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Nynäs Naturreservat 2019
Nynäs Naturreservat 2019 | Photo: Stefanie Schlosser
Mini-Map of Sweden with marker at Nyköpings Kommun

Nynäs Naturreservat

Nature reserve near Tystberga

Nynäs Naturreservat is a large and varied nature reserve around the lake Rundbosjön near Tystberga in the municipality of Nyköpings Kommun in Södermanland.

The nature reserve Nynäs stretches from the archipelago coast in the south to the municipality of Trosa Kommun in the north, to the two lakes Björken and Gisesjön. Especially the southern part of the nature reserve, which was protected in 1971 and covers more than 3,800 hectares, is easy to visit.

Discover Nynäs Naturreservat

The castle Nynäs Slott, which is relatively centrally located, is a good starting point. The long-distance hiking trail Sörmlandsleden also passes the castle, making a detour through the nature reserve and crossing it completely. You can also start further south on the archipelago coast and combine the various circular hiking trails with lengths between one and three kilometres. In the north, you will find other beautiful areas with large cultivated landscapes and the museum farm Långmaren.

Nynäs Naturreservat is one of the largest protected areas in the region and preserves different types of landscapes and habitats. You can explore the pastures, forests and coasts on foot, by bike or by canoe. The shores of the lakes and the sea offer you the opportunity to go fishing or spend your day at an idyllic bathing spot.

Along the hiking trails there are always rest areas, shelters, toilets, but also places of special interest, viewpoints and much more. There are also barrier-free toilets at the parking lots at Nynäs Slott, Nynäs Brygga and Sandvik.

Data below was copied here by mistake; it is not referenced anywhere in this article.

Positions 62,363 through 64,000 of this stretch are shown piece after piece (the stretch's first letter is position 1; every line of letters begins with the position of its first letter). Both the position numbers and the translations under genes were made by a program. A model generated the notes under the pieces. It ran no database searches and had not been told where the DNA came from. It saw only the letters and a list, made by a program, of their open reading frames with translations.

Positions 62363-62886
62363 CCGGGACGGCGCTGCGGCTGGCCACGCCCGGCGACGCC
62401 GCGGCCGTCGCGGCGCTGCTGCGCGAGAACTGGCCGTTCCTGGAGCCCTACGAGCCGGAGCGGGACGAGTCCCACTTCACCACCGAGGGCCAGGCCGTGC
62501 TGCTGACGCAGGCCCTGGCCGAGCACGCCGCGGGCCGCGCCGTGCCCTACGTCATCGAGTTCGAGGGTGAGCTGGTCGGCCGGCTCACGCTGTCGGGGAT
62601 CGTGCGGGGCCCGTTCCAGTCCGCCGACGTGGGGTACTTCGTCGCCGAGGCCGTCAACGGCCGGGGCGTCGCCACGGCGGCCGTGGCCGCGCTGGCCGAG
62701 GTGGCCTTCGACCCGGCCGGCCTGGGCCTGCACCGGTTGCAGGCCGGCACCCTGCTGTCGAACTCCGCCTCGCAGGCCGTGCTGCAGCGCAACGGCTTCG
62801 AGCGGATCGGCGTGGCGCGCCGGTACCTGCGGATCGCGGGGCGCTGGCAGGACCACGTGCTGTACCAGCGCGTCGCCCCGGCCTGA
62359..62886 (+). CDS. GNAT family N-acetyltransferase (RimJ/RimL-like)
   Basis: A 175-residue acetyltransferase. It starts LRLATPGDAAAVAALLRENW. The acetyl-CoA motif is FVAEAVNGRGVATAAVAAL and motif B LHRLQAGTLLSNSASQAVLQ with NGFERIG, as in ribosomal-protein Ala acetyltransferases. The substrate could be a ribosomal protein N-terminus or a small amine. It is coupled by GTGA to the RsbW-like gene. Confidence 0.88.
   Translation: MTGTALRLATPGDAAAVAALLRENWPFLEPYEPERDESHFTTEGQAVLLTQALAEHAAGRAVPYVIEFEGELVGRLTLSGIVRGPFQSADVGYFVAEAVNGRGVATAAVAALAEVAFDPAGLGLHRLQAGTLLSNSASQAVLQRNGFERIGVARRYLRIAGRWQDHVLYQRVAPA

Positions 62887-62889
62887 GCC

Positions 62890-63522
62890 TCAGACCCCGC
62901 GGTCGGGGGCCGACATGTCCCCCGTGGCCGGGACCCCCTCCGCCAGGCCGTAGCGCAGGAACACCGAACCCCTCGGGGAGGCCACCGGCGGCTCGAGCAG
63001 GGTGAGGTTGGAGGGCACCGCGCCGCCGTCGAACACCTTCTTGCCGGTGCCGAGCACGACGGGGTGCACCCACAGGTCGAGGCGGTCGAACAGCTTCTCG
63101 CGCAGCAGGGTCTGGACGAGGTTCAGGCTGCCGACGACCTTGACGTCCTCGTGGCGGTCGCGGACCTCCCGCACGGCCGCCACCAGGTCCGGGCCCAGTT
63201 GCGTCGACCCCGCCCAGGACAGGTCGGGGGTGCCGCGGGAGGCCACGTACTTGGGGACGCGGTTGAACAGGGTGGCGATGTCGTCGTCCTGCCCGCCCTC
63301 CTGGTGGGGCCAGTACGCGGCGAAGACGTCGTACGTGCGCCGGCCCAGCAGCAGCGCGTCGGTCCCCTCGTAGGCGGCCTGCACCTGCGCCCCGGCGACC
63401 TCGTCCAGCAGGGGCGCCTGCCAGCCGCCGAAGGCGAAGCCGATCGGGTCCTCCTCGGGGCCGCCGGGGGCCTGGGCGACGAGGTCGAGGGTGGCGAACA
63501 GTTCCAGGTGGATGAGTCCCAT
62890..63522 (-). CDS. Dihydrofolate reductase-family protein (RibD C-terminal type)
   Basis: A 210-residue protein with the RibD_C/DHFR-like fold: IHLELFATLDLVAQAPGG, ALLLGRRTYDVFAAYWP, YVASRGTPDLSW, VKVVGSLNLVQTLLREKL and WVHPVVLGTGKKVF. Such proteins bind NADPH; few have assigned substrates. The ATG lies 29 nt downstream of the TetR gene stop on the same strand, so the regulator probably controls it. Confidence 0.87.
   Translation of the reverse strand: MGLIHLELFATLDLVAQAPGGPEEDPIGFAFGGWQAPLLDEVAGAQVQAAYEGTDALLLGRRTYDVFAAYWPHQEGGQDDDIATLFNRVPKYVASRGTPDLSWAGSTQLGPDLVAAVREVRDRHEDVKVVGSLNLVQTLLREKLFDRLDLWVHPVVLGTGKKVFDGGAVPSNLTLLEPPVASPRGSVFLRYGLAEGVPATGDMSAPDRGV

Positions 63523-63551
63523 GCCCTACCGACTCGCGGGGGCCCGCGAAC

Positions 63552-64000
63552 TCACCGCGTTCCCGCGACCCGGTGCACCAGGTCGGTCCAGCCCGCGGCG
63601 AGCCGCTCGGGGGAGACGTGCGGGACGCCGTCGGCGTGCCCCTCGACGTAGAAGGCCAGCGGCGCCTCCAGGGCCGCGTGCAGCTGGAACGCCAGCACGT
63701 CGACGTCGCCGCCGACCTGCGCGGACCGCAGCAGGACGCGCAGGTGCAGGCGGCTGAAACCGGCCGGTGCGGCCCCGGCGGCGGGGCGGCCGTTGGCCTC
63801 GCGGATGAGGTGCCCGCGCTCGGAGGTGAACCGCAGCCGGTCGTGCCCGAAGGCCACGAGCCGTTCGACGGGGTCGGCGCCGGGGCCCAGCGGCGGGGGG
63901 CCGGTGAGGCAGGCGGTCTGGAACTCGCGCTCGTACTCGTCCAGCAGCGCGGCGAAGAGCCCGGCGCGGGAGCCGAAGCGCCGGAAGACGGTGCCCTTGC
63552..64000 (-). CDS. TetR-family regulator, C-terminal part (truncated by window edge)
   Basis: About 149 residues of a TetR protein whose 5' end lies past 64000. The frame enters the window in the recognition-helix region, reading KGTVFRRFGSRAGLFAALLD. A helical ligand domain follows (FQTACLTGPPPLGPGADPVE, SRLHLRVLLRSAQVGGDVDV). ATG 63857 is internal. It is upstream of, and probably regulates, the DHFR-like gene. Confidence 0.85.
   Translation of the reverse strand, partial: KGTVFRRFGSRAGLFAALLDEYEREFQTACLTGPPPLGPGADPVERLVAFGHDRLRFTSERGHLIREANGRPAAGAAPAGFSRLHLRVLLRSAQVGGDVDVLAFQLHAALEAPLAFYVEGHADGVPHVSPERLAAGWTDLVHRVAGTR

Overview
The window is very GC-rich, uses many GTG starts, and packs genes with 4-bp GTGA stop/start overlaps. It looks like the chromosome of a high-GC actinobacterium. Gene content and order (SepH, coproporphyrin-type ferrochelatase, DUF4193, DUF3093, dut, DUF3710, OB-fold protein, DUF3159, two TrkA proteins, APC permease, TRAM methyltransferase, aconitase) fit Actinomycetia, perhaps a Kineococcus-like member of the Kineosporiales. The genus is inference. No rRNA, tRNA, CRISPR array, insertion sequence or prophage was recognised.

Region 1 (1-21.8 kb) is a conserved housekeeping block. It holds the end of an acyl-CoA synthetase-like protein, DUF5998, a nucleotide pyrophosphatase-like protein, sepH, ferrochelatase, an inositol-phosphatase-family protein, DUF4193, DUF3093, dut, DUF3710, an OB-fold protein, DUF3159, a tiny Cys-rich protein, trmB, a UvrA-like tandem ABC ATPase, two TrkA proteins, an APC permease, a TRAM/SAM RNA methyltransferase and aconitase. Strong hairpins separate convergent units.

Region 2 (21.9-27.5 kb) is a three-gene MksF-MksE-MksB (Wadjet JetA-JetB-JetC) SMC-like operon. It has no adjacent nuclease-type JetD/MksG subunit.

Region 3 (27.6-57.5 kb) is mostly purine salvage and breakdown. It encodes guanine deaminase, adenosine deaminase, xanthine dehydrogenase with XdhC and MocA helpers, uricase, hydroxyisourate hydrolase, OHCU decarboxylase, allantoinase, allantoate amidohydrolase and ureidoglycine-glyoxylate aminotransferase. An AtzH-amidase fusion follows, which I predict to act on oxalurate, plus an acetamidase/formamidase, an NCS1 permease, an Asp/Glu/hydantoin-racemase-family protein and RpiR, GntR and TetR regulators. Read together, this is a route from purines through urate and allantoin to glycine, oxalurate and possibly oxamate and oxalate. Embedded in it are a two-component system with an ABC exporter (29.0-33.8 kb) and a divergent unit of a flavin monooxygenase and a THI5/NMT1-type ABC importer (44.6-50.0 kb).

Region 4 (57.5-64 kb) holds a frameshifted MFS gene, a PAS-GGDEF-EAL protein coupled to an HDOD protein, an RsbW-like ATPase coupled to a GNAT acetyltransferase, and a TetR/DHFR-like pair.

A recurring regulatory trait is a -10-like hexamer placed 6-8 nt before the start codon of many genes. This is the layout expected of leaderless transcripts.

Flora and fauna in Nynäs Naturreservat

In the north, the forest consists mainly of conifers, while near the coast there are old deciduous forests, some of them untouched. Large pastures extend in all parts of the nature reserve and marshes on the shores provide a place for many insects to live. The purple field gentian (Gentianella campestris) flowers in the meadows and the calcareous soil in the south allows various orchid and sedum species, often known as stonecrops, to grow.

The many flowering plants attract butterflies, which are numerous in the nature reserve. The highly endangered grasshopper species rattle grasshopper (Psophus stridulus) is not as easy to see as the butterflies, but the unique sounds they make with their hindwings can be heard well from the meadows.

In the lakes swim many typical fish species and eels, only in Lake Björken you can also find the smelt (Osmerus eperlanus), a marine fish that has adapted and is found in some large lakes in Northern Europe and was also released here a long time ago. On land, there is a good chance of encountering animals such as wild boar or red deer, or of observing them from a distance.

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